Wednesday, January 15, 2014
CTE is the new ABC.
Hood River Valley High School students interested in technical fields will benefit starting in fall 2014 by a new Career Technology Education — CTE — grant from the State of Oregon for $437,991.
HRVHS engineering teacher Jeff Blackman and technology teacher Don Schmidt co-wrote the grant request with Paul Lindberg, of Hood River, who works with nonprofits and government agencies. Blackman said the district listened to what students and employers wanted in crafting the grant request.
“We went out and we asked the community, namely the high-tech and industrial community partners, what they needed from our students and we’re trying to provide that,” Blackman said.
A total of 140 Oregon middle schools and high schools — serving more than 90,000 students — will receive Career and Technical Education (CTE) Revitalization Grants totaling $8.87 million,
Blackman said the HRVHS grant is specifically divided into two parts: the welding shop gets completely remade, with new state-of-the-art welding facility, and the engineering department gets new computers, 3-D printers and 3-D machines, and computer-aided milling machines, along with new Solidworks, 3-D software to design and build parts with.
Blackman said the school will start remodeling the shop areas this spring, involving the students as much as possible for redesign and have it ready for new equipment and operation by fall.
According to a press release last week from Labor Commissioner Brad Avakian and Deputy Superintendent of Public Instruction Rob Saxton, the CTE grants represent “a major expansion of career readiness investment.”
“A highly skilled workforce is central to Oregon’s economic competitiveness,” Avakian said.
The CTE Revitalization Grant funds will benefit students, schools and local employers around the state in fields such as health care, advanced manufacturing, construction, engineering, agriculture, renewable energy technology and more.
“Oregon’s competitiveness is fundamentally linked to the availability of a skilled workforce,” Avakian said “This is a huge win for students and our ability to support well-paying jobs around the state. Today’s announcement represents the most significant investment in career education and hands-on learning in a generation. More students will have access to 21st century shop classes and applied science, technology, engineering and mathematics instruction as a result.”
The applied learning of CTE programs helps develop both academic and technical skills and contributes to a rich and relevant learning experience. Graduation rates for students in CTE programs are near 90 percent, according to the National Association of State Directors of Career Technical Education Consortium.
“As we strive to meet our state’s 40-40-20 goals and better prepare our students for college and career, strong programs in Career and Technical Education are essential,” Saxton said.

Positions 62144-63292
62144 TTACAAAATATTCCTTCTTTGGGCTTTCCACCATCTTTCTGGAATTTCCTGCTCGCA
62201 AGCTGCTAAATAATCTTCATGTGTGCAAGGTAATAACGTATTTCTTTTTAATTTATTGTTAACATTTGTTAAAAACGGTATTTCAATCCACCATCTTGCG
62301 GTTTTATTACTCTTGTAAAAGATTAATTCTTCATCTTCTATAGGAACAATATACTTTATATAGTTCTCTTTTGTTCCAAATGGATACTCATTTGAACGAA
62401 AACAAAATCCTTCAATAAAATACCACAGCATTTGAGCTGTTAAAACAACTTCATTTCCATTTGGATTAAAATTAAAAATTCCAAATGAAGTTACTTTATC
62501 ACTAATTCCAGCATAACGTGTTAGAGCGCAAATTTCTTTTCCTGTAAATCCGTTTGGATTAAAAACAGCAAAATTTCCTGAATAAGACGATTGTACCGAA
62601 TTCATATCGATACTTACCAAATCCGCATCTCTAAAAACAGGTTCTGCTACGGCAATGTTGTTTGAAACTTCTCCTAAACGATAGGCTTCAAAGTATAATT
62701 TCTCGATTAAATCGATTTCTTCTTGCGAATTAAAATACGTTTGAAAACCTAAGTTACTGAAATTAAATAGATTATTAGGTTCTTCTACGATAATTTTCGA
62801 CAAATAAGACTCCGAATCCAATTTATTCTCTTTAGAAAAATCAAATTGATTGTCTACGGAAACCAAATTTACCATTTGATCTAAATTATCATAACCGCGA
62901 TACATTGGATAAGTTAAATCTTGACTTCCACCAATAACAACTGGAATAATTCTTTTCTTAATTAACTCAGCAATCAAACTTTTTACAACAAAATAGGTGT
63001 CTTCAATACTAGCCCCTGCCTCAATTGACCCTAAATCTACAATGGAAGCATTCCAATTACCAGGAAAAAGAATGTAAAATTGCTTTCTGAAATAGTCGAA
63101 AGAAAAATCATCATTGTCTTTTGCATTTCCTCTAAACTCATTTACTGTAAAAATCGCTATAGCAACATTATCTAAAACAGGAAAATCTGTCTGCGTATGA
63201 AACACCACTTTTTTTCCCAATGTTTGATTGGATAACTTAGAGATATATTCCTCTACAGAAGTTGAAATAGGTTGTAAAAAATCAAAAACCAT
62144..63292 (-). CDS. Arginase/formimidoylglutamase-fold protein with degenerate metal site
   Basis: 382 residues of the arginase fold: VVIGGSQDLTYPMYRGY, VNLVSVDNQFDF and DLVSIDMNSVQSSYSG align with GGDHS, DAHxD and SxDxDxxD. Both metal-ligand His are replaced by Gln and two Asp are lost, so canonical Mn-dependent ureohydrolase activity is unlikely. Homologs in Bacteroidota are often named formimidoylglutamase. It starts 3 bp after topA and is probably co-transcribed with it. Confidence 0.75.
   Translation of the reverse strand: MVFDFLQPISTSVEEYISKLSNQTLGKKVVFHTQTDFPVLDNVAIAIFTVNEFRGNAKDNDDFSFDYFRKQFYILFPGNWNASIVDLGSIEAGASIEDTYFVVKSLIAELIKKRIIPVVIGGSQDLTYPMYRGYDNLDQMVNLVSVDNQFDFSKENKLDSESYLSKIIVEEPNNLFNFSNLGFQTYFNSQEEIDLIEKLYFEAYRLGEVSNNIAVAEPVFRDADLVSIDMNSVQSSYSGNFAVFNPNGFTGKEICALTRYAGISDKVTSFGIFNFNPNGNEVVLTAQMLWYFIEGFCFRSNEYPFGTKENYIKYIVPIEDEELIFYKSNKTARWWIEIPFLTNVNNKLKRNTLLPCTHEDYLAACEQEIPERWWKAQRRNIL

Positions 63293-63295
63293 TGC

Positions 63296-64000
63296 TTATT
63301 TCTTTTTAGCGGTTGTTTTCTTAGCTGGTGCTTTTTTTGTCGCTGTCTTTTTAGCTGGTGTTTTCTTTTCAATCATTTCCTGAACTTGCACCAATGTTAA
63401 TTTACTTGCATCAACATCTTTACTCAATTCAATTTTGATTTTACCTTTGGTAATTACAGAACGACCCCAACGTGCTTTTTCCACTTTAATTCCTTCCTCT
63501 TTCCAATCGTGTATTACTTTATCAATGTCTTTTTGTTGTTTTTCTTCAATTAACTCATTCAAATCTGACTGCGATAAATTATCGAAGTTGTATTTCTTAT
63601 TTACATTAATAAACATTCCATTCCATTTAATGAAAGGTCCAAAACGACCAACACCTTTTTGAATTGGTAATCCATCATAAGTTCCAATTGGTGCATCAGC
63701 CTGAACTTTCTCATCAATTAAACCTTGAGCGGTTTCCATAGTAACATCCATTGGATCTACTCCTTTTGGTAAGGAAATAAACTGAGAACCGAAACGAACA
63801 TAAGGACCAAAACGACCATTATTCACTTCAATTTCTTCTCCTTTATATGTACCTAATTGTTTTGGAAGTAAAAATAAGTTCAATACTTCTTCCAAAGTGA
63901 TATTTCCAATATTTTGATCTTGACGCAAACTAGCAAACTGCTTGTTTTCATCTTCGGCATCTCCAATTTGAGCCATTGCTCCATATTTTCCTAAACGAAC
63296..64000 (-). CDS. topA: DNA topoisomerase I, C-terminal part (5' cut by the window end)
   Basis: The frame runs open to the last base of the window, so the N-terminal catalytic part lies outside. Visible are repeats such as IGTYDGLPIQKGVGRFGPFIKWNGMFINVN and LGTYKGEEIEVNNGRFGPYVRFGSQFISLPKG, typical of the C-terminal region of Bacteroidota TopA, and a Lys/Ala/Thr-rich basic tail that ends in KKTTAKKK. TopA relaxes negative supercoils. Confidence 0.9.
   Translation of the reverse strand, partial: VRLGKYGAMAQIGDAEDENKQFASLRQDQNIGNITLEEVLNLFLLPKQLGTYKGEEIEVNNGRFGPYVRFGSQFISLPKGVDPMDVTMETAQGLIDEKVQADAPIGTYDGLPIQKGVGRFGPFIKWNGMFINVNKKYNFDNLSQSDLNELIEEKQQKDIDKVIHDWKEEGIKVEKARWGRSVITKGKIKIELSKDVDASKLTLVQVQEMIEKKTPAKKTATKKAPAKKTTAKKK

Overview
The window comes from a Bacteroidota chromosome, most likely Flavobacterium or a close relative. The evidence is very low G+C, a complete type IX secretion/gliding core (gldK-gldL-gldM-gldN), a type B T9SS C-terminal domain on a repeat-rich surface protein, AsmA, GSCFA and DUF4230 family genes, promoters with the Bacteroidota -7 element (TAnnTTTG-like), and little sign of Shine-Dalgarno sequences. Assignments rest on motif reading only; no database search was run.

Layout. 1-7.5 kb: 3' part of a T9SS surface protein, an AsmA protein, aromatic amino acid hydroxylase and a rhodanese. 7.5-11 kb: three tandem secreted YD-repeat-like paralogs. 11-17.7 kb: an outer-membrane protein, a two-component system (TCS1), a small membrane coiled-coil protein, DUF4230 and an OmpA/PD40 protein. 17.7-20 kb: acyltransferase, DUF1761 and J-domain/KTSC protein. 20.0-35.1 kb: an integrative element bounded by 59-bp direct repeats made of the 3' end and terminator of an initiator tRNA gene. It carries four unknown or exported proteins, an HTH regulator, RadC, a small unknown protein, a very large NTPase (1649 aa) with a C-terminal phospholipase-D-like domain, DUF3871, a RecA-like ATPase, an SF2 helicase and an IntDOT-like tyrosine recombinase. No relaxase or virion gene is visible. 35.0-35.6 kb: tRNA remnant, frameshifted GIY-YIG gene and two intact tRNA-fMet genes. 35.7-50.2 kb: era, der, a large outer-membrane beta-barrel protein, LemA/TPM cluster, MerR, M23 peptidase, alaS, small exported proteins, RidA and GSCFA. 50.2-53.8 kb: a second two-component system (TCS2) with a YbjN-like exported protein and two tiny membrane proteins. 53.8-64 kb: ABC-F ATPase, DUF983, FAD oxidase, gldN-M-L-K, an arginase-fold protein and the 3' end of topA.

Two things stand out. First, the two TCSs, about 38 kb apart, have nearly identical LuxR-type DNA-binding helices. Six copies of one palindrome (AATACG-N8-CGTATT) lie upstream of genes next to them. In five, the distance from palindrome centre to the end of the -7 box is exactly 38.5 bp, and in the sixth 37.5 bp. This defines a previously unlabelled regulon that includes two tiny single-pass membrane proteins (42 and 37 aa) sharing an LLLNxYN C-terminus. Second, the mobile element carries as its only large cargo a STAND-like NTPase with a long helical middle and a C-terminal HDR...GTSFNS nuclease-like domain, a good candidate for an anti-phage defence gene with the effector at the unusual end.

“This year’s CTE Revitalization Grants will fund hands-on, applied learning opportunities in 140 schools all around our state and will help more of our students graduate with the skills they will need to succeed in higher education and the workforce,” he said.
The CTE Revitalization Advisory Committee — comprised of representatives from organized labor, trade organizations, education and Oregon’s business community — reviewed 62 applications totaling $21.6 million in requests. A diverse coalition of advocates will seek to refill the grant fund during the 2014 Oregon legislative session as part of the larger effort to ensure that every middle school and high school has access to high-quality and engaging CTE programs.
The grants build on an earlier investment by the 2011 Legislature to bring back vocational programs to 21 middle schools and high schools with an initial investment of $2 million (HB 3362). During the 2013 Oregon legislative session, a bipartisan coalition sponsored and passed legislation (SB 498) that quadrupled the initial investment to extend hands-on learning to more Oregon students.
The grant advisory committee prioritized geographic diversity and strong community partnerships with local employers in its selection of grants. In total, the 24 funded programs will leverage more than $2.6 million in matching funds from community and business partners. The business partnerships also ensure that career readiness education matches the greatest need in high wage, high growth fields.
One-third of all grant-funded projects are located in non-metropolitan Oregon counties.
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I Can't Keep Quiet singers at "Citizen Town Hall"
‘I can’t keep quiet,’ sing members of an impromptu choir in front of Hood River Middle School Saturday prior to the citizen town hall for questions to Rep. Greg Walden. The song addresses female empowerment generally and sexual violence implicitly, and gained prominence during the International Women’s Day events in January. The singers braved a sudden squall to finish their song and about 220 people gathered in HRMS auditorium, which will be the scene of the April 12 town hall with Rep. Greg Walden, at 3 p.m. Enlarge